Diego Velazquez at the Wallace Collection (Wikipedia)
For first-timers in London, I would certainly recommend that you go look at the famous sites: Big Ben, the London Eye, Buckingham Place, National Gallery, V&A. However, if this isn't your first visit, or you're a resident of this infinitely interesting city, try some of these for a change:
1)The Wallace Collection
A townhouse (quite a large one!), not far from Oxford Street, holds a great collection of 18th century French paintings, sculpture, armour, furniture and porcelain. There are also Old Master paints by Velázquez, Van Dyke and Titian.
Put together as a private collection by the 4th Marquess of Hertford and left to his son, Sir Richard Wallace, a condition of the bequest was that no article can be removed for the building, even for loan. As well as the permanent collection, the Wallace runs special exhibitions and holds occasional talks and events.
For riverside pubs and characterful streets, this is a part of the city seldom seen by tourists. Full of history, in the form of stairs down to the Thames used by amateur archaeologists these days to comb the foreshore; or a gibbet set up behind the Prospect of Whitby pub to commemorate the past presence of the Execution Dock where pirates were hanged; or the statues of the "bluecoat" schoolchildren at St John's Old School - there is much to be seen and a lovely old atmosphere in the this neck of the London woods.
3) WWT London Wetland Centre at Barnes
I love this nature reserve I've visited a few times now, and it's never been too busy. Easily accessible on the 283 bus from Hammersmith station, this centre opened in 2000 and now covers 100 acres of land previously submerged by reservoirs.
The Centre is home to a large number of birds not normally seen in London, and is split into different landscapes in order to provide environments for the greatest variety of species: for example there's a world wetlands, and a pond zone.
Ally Pally is an unlucky but wondrous big lump of a building, and on a sunny Sunday morning, there's nothing better than gazing down from its terrace onto the wonders of the Capital. Having caught fire twice (destroyed completely in 1875, rebuilt and a large part of it wiped out in 1980) enough of the building has now been restored so that it is the venue it was built to be.
For the best exercise, walk up to the front of Ally Pally from Hornsey Railway station. If you'd rather find alternative routes by bus or train or a less strenuous, there's plenty of information on the Palace's website.
5) Dr Johnson's House and Cat
Samuel Johnson was the creator of the first ever English dictionary, and it was in this 18th century house that he compiled it. This is a small, sweet museum just north of Fleet Street, and it's advisable to have a map with you to find it.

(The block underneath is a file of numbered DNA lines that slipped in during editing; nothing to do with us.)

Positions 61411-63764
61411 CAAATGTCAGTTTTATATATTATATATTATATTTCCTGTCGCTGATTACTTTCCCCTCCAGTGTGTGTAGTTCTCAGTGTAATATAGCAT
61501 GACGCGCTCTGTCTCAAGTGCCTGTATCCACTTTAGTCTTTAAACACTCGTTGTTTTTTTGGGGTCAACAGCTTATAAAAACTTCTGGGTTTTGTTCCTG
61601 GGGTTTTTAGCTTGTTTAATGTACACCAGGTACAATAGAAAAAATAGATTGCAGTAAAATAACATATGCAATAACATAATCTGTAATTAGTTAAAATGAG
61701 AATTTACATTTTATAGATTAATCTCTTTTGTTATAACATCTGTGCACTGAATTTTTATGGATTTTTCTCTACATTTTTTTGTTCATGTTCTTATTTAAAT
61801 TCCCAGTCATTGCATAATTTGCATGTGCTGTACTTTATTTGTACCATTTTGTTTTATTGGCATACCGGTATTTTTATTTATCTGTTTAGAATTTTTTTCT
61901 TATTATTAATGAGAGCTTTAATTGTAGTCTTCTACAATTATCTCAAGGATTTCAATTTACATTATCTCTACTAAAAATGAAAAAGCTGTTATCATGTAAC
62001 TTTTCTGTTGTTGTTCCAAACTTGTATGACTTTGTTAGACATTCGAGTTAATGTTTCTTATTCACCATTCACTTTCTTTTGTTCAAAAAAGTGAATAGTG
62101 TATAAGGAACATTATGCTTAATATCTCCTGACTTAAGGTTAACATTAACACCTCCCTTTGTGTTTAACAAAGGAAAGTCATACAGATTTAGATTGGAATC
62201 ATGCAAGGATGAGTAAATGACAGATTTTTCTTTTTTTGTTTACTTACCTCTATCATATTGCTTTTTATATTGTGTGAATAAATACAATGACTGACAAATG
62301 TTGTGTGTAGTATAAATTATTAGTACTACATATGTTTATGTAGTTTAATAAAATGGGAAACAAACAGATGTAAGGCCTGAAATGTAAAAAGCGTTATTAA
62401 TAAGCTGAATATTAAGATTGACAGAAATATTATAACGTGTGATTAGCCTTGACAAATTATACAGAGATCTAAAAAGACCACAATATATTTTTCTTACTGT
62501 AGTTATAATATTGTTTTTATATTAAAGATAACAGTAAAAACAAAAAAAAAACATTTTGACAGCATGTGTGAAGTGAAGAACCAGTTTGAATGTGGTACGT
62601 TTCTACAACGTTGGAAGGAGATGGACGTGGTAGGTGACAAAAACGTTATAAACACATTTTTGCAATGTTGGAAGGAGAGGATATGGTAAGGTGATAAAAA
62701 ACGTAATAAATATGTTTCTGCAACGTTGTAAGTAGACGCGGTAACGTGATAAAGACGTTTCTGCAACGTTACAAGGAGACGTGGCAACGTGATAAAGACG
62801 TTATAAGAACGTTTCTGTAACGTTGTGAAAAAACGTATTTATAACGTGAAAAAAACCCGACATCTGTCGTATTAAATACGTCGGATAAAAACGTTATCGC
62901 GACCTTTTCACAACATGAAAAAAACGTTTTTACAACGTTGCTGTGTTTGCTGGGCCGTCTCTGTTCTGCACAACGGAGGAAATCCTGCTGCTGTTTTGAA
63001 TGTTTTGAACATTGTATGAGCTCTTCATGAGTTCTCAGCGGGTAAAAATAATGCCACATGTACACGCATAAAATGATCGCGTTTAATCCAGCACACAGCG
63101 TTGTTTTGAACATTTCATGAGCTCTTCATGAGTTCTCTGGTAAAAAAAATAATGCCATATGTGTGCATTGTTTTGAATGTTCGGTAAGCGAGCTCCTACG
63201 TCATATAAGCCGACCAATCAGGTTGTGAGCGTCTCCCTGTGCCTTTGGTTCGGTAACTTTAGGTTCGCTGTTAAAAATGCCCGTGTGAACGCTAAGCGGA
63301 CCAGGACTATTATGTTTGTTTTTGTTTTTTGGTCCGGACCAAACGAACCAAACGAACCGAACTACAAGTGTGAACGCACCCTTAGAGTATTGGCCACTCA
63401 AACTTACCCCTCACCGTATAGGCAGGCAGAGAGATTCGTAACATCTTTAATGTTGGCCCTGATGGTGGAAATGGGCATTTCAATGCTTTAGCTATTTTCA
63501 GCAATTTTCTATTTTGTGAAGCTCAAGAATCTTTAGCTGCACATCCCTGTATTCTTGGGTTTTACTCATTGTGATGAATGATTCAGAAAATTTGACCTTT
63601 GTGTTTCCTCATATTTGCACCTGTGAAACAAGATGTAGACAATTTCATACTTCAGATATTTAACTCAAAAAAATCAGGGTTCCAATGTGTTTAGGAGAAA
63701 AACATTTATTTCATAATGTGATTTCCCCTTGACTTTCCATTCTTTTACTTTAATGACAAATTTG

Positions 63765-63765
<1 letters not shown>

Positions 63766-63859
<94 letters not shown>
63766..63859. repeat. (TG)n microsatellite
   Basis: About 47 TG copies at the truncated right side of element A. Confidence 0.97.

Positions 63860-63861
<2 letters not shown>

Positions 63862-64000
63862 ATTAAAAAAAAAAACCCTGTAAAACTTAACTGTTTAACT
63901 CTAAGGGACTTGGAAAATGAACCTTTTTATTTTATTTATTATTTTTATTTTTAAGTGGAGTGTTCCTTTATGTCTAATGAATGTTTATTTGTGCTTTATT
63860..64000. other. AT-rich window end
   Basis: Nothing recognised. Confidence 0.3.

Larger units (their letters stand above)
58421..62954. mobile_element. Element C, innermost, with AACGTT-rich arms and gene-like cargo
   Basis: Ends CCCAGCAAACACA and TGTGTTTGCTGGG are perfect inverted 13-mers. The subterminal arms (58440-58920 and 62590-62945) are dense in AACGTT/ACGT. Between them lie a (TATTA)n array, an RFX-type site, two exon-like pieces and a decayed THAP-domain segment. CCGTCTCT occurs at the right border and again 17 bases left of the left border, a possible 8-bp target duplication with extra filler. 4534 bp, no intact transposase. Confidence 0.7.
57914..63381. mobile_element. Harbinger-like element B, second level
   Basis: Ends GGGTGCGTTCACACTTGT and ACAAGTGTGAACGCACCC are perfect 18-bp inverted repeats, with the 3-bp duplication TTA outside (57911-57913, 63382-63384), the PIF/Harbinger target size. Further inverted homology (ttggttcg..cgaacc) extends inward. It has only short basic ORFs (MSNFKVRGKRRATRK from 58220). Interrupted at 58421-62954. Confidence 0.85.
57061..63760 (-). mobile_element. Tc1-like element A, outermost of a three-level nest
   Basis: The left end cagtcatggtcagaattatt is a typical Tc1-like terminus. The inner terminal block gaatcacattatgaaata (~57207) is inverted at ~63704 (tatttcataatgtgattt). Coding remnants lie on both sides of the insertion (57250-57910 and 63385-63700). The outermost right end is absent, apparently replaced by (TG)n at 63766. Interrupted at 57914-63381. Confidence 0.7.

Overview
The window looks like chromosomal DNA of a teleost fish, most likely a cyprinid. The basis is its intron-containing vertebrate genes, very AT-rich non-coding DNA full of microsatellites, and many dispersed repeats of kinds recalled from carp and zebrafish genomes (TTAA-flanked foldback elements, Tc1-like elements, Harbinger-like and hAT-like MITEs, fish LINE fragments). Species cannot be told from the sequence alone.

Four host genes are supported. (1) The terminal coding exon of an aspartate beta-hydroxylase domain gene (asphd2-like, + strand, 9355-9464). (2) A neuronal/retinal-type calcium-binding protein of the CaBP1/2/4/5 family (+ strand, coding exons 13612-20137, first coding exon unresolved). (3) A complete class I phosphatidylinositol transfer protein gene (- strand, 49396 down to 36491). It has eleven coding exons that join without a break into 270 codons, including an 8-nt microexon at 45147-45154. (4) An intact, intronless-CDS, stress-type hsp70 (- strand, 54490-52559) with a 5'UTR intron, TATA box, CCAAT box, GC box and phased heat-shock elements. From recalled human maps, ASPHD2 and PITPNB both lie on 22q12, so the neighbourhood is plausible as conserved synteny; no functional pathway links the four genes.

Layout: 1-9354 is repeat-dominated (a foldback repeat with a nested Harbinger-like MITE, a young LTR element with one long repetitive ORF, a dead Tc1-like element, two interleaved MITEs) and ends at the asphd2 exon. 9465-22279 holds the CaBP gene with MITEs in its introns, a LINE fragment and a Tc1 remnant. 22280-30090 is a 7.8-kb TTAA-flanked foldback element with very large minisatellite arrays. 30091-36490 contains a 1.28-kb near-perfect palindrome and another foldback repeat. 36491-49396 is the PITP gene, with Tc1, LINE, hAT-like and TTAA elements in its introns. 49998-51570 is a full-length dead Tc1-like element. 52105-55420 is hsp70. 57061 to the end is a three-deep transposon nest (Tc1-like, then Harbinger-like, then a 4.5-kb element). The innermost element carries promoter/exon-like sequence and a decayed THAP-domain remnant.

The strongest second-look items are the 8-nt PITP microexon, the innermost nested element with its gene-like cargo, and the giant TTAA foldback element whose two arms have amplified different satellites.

After Johnson's sojourn in the townhouse, it became a small hotel, printer's workshop and a social club for the Auxiliary Fire Service during World War II but somehow still has its original floorboards.
Outside the house is a lovely 1997 bronze statue of Johnson's cat, Hodge. His feline friend is seated on a copy of his dictionary, with some oyster shells before him (it was said by his friend Boswell that Johnson was wont to feed the cat with these shellfish).
You do need a very special ticket to get into the reading rooms at the British Library, but you'll find that there is lots to do in the public areas as well.
The largest public building erected in the twentieth century (1998) this new building amalgamated a number of libraries scattered around London. Surprisingly, the British Library as an association has only been in existence since 1973.
There is normally a large exhibition being held - science fiction was a recent one, and in the first quarter of 2012 there's a major one on Royal manuscripts. There are usually smaller exhibitions on the go as well (at the moment that's A Hankering after Ghosts: Charles Dickens and the Supernatural), and I've even watched music recitals there.
This square is just off Oxford Street and so far it's relatively unknown - the thousands per square inch tramping Oxford Street near Selfridge's don't all appear to find this little area, thank goodness.
There are some shops if you really want more of them, including Whistles and Reiss, but what is really the point of this area are the restaurants. Lots of seats outside, many heated in winter, and there is a range of cuisines, including Italian, pan-Asian and Lebanese.
You'll see a sign off Oxford Street pointing towards St Christopher's Place through a narrow corridor - just don't tell anyone else it's there.
Entrances are at Finsbury Park, Muswell Hill and various other points along the route. This Parkland Walk map details them all.
9) St Bartholomew's Church
In my opinion, this is by far the most beautiful church in London. A church has stood on this site since the 1100s and the sense of age is palpable. The smell of the incense remains with you, I think, forever, after having visited.
The church is right beside Smithfield Market, which is a also a beautiful building to visit, and the Museum of London is just round the corner as well.
This museum, situated in a row of former almshouses, specialises in period home furnishings. They have a series of rooms, each representing the furniture, fabrics, paintings and decorative arts from differing periods of time.
There is also a restored almshouse which can be viewed at certain times only, as well as period gardens.